A Costa Rican lizard able to breathe underwater for up to 16 minutes was observed by Lindsey Swierk, assistant professor of Biological Sciences at the University of Binghamton New York, one of the field mentors of the REU Las Cruces 2019 summer course. Swierk and the team of researchers that accompanied her recorded the dives and observed that during its time underwater, the Anolis aquaticus seemed to breathe through an air bubble that covered its head. The diving was observed in at least 600 individuals found in three different sites in Coto Brus. You can read more about this breakthrough research here. ( complete note is in Spanish)
La Selva Research Station has been recognized with a 2019 Certificate of Excellence from Trip Advisor
We are pleased to announce that La Selva Research Station has been recognized with a 2019 Certificate of Excellence from TripAdvisor. This award is based on the consistently great reviews we have earned on the world's largest travel site. TripAdvisor, Inc. is an American travel and restaurant website company that shows hotel and restaurant reviews, accommodation bookings and other travel-related content. Evaluation criteria includes the quality of our guided visits, customer service, cleanliness and food service. Thanks to our staff for their amazing job, which made this recognition possible.
Stories from the Field: OTS Tropical Ecology & Conservation
 Spring 2019
My Journey
Maria Victoria "Vicky" Ortiz Cruz, Sierra del Rosario Biosphere Reserve, Cuba

Novel were the tools that the Tropical Ecology and Conservation course offered us. These will allow us to make better science in Latin America and reflect positively on the image of each of our countries . In addition, endless were the teachings transmitted by each of the instructors who arrived during the course. This course, also gave me the opportunity to delve into new topics such as ecological restoration, indices of true diversity, intraspecific competition, future scenarios, predation and herbivory among others. Also, I learned about how to communicate science to all kinds of publics, something that for biologists is a challenge.This course has a rare magic that unites people. Read more here.
Notes from the Board
Reprinted from May 2019 E-Canopy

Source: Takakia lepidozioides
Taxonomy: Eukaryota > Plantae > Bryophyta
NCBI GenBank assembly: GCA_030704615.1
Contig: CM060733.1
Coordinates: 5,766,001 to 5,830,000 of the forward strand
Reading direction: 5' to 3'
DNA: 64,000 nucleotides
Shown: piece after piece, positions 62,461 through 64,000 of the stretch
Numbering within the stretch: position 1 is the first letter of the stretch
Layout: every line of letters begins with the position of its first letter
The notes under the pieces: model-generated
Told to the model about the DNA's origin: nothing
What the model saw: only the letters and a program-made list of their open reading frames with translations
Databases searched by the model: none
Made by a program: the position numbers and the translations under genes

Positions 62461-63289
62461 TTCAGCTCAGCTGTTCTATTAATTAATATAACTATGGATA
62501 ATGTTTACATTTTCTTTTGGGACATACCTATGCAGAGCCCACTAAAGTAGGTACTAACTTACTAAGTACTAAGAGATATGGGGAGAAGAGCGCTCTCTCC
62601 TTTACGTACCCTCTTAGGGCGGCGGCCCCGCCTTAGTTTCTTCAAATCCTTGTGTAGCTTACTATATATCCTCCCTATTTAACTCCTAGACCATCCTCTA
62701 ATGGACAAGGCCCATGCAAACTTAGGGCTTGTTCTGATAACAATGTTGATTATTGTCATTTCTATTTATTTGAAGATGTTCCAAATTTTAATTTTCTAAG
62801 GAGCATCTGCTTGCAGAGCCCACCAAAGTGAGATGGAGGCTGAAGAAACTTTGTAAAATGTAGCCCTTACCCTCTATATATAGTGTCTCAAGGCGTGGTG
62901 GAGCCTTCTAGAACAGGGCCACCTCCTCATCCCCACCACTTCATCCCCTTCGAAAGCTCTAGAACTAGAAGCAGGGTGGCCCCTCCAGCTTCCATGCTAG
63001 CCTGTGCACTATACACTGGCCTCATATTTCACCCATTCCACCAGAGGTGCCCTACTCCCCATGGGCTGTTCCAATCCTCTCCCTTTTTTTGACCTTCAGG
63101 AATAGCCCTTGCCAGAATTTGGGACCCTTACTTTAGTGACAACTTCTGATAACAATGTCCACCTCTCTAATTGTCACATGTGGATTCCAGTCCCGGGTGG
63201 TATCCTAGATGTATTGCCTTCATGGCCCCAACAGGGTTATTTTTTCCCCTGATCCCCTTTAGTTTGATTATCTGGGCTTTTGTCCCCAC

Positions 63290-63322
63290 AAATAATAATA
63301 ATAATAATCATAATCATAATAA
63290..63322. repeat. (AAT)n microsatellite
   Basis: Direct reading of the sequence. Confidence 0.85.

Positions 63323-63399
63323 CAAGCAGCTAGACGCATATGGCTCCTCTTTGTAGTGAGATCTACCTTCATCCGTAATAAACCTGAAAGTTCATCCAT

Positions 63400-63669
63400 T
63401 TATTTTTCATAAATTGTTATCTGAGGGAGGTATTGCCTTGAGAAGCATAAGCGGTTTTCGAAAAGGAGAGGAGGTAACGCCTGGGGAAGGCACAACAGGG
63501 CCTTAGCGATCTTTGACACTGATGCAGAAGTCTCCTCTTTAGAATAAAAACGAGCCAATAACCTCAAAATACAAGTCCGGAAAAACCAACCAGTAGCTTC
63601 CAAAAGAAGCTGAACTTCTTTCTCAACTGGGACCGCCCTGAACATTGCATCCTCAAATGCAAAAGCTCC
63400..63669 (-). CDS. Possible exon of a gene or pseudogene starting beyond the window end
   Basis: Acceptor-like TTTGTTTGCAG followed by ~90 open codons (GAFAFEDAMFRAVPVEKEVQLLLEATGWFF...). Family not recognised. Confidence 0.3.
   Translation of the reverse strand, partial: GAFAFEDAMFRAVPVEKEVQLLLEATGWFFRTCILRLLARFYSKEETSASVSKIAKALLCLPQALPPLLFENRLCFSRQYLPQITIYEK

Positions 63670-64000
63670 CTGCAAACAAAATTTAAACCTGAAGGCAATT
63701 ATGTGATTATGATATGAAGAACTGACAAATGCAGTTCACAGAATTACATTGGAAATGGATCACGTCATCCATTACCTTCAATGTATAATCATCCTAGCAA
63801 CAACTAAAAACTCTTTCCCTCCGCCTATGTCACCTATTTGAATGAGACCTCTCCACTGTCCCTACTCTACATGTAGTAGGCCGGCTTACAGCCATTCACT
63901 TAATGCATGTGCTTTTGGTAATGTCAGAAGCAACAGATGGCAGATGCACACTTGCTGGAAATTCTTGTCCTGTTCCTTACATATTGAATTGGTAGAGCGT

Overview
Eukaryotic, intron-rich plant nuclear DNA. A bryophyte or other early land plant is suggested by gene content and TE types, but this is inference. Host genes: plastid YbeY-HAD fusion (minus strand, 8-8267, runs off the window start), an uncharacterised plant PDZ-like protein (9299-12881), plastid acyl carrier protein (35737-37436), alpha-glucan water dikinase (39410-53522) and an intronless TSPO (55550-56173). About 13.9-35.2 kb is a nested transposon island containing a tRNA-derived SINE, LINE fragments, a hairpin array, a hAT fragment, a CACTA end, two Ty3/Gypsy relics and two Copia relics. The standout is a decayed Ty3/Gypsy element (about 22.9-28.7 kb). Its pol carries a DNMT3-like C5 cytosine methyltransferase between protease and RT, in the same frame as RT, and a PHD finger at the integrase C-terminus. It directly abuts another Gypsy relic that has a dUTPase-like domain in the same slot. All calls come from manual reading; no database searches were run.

The next Notes from the Board will be available in the September E-Canopy
Welcome to Notes from the Board, where we will share the latest news from the OTS Board of Directors. In this issue, we will report on the March 2019 meetings of the Board of Directors, including the public Annual Meeting held on March 16, 2019.
First, help us congratulate new Member Director, Gabriel Macaya (UCR) and new Stakeholder Director Muriel Poston (Pitzer). Ivan Sandoval (UNA) and Kyle Harms (LSU) who had been previously appointed to fill board vacancies due to resignations were also elected to new terms as Member Directors. At the March meetings, the Board of Directors also elected to new terms as Stakeholder Directors, George Middendorf (Howard), Bryan Heidorn (UArizona), and Jim Prager and also elected officers for the new year: Board Chair -- Beth Braker, Secretary -- Chelsea Ward, and Treasurer -- Jim Prager.
Second, thanks to all who attended and participated in the Annual Meeting at the University of Costa Rica. The Annual Meeting included symposium talks on March 15 by some of OTS’s most active researchers, followed by a reception with our UCR colleagues. If you would like to listen to the talks, they are posted on the OTS website at: . You can read here more Notes from the Board.
You can support OTS by shopping at Amazon.Smile
Donate to OTS while shopping on @amazon with @amazonsmile. A portion of your purchase supports OTS. Click the link to begin shopping:
Undergraduate Program

African Ecology and Conservation (South Africa):
Course duration: 15 weeks | Spring 2020 (Jan 22 - Apr 30)

The African Ecology and Conservation program centers on learning to do quality field research in South Africa’s varied biomes.Students are mentored by local and international academics, conservation managers, and other practitioners in ecology and conservation. By designing research projects with their professors, students will contribute meaningful scientific data to issues faced by managers in South African National Parks. A highlight of the course is a three-night homestay in a rural community; students leave touched by their time shared with the community and gain a deeper sense of cultural and social awareness.

Application Deadline: Nov 1, 2019 for Spring 2020

For more information of the course, please visit our website.
Faculty Led Academic Groups
OTS´ academic logistics staff has assisted hundreds of faculty members throughout the United States, Canada, Europe, and Costa Rica to enhance their course trips by arranging everything from hotel reservations, transportation, meals, day activities, and research permits.   
Click here  to learn more about how OTS can enrich your class today! 
Organization for Tropical Studies | 919-684-5774 | |